Impact on region justifies more aid
The crisis situation with our transit system has gone on long enough. All I hear are some people crying about a couple of pennies on a gallon of gas or some other minuscule increase.
Why should Buffalo be different from any other city? Other cities have taxes to keep their transit systems running, why shouldn't we? Are we too good or too stupid? The NFTA is asking for what other cities have: a dedicated source of revenue, so what's the big deal? There is a price to pay for growth, and if the city wants to continue to do so we better do it. There are a lot of great cities with great transit systems; they go hand in hand. Each complements the other -- great transit, great city. Buffalo's transit system is not nearly there yet.
Many people in the area mention Toronto and how beautiful it is and how great its transit is. But do those people realize that Mr. Savage, the Niagara Frontier Transportation Authority executive director, is responsible in large part for that system? Why don't they let the man do his job here instead of fighting him? Is this city ever going to gain national attention, or are we always going to be labeled as losers?
One of the NFTA's biggest opponents is our Legislature. Why don't we vent our anger at them? They are responsible for this mess because they are not doing their jobs. They fight among themselves like a bunch of children.
One of the leading opponents of the NFTA among them is a woman who whines, cries and demands so much she reminds me of a middle-aged, nagging wife who, no matter what her husband does for her, it's not good enough. As is in the case of the NFTA, every time they meet one of her demands, she dreams up another one.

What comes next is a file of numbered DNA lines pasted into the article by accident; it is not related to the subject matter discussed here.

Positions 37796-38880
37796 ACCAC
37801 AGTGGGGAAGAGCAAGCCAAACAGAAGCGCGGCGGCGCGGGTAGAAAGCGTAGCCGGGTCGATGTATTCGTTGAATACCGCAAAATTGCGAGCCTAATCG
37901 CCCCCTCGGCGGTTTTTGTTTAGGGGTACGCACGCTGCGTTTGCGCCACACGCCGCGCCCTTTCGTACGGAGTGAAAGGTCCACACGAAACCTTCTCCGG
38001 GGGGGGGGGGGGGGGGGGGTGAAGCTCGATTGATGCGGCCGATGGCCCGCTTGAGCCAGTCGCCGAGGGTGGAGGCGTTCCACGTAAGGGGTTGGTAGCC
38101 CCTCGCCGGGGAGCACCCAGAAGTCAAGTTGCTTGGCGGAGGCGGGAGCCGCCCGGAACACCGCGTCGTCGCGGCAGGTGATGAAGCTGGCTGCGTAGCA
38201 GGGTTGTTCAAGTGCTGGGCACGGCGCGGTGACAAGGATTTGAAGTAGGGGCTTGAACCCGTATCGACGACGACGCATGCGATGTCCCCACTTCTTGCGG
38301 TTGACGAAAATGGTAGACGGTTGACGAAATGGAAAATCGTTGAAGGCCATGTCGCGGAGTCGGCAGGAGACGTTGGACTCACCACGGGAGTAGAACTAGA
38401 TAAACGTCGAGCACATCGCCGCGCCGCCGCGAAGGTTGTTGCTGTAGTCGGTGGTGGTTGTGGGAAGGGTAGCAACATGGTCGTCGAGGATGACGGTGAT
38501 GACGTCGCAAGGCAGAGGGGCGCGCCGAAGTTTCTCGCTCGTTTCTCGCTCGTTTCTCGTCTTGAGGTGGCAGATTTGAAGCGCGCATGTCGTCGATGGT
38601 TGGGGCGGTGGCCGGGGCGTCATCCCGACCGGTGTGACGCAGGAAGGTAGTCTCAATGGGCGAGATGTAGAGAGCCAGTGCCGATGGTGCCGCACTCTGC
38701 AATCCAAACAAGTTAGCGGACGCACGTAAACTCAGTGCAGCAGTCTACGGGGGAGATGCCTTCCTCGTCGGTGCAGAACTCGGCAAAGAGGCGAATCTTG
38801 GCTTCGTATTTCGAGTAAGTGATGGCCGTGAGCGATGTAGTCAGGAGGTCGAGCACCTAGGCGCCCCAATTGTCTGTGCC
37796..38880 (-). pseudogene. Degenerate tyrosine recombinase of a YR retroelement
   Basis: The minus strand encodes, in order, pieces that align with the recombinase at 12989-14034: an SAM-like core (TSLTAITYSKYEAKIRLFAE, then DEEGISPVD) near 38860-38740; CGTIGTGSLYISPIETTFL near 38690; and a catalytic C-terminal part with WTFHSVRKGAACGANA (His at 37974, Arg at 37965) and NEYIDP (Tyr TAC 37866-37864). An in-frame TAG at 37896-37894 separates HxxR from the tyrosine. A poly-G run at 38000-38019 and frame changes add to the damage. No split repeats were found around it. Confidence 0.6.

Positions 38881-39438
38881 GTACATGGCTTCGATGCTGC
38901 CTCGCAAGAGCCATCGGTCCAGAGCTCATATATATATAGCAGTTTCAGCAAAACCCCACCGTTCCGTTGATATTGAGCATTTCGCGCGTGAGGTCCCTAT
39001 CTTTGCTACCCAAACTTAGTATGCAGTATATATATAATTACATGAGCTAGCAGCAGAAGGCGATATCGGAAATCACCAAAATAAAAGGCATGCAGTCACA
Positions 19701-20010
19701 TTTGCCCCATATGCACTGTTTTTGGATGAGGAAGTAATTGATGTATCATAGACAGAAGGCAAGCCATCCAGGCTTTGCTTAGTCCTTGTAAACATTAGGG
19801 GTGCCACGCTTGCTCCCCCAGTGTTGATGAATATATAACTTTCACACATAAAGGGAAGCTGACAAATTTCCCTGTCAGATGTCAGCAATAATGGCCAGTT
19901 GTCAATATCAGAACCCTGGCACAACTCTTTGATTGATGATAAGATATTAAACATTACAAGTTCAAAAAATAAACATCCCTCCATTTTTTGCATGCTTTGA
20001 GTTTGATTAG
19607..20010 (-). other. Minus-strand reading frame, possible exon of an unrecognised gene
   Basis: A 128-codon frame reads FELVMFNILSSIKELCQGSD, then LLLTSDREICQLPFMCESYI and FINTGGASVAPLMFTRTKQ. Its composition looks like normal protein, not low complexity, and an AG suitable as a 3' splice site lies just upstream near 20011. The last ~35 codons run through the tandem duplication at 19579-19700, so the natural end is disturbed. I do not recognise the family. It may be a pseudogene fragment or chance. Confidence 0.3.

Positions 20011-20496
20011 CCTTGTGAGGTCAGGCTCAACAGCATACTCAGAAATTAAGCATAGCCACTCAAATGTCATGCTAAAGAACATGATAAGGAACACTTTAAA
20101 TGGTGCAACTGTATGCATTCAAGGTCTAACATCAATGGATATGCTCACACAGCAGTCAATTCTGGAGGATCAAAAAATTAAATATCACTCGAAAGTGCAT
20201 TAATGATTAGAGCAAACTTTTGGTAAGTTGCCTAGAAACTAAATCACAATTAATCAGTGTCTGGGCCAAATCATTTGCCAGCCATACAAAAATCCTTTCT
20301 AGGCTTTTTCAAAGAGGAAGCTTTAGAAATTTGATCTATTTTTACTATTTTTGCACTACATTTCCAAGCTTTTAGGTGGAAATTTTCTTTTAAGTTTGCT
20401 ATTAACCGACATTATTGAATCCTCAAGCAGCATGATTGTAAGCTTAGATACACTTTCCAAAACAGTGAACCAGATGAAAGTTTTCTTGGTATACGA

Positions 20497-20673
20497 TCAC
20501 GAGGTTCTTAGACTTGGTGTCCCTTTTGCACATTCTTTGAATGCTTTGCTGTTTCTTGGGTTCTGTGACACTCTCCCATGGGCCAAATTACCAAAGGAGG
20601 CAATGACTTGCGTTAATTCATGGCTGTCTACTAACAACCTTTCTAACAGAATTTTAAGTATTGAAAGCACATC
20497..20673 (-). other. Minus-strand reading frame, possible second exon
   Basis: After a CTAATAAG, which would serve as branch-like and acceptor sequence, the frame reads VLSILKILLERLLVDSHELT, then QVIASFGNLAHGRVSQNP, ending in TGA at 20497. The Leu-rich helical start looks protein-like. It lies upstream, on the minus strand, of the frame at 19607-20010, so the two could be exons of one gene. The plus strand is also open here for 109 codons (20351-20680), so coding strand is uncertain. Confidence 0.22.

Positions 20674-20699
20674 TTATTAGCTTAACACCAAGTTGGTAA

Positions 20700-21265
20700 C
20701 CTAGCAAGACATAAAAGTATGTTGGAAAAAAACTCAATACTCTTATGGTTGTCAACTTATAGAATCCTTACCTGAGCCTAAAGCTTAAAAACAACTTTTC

Let's get it together, people. Our transit agency is too important to our economy and our image for us to be without it.
Motorists should leave cars at home
Many motorists have written because of proposals to add extra taxes on gasoline prices to help bail out the Niagara Frontier Transportation Authority. Owning a car is expensive. One way to cut down on this expense would be for drivers to use alternatives in traveling.
Almost anyone who travels along Fuhrmann Boulevard during the rush hour from the South Towns would be much better off to travel by bus. With plans on having the Skyway closed later this year, the traffic jams will be even worse.
Observations prove that most cars coming to and from downtown have only the driver. A bus can seat approximately 50 people. I am sure the NFTA would be more than happy to accommodate us with more buses, especially from the South Towns if more people would leave their cars at home and use public transportation. If the NFTA suddenly had 300 more passengers for their transportation system, we would certainly have more buses running. It would also keep cars off the road.
In reference to the writer who mentioned bad schedules, a lack of bus stop shelters and discourteous bus drivers -- I currently see no need for more South Town buses because of the lack of riders. Most stops are not used enough to warrant expensive shelters and I have rarely entered a bus with a discourteous bus driver. Most drivers are friendly and polite, which is not always easy when dealing with the public.
Using a bus for at least commuting to and from work more often would save the car owner money on gas, parking, and wear and tear. It would cut down on air pollution, traffic jams and possibly accidents. It would let the passenger relax while traveling to and from work.
If some of us would depend more on public transportation, just maybe, it would not have to depend on all of us.
ROSEMARY VANDER HAEGHE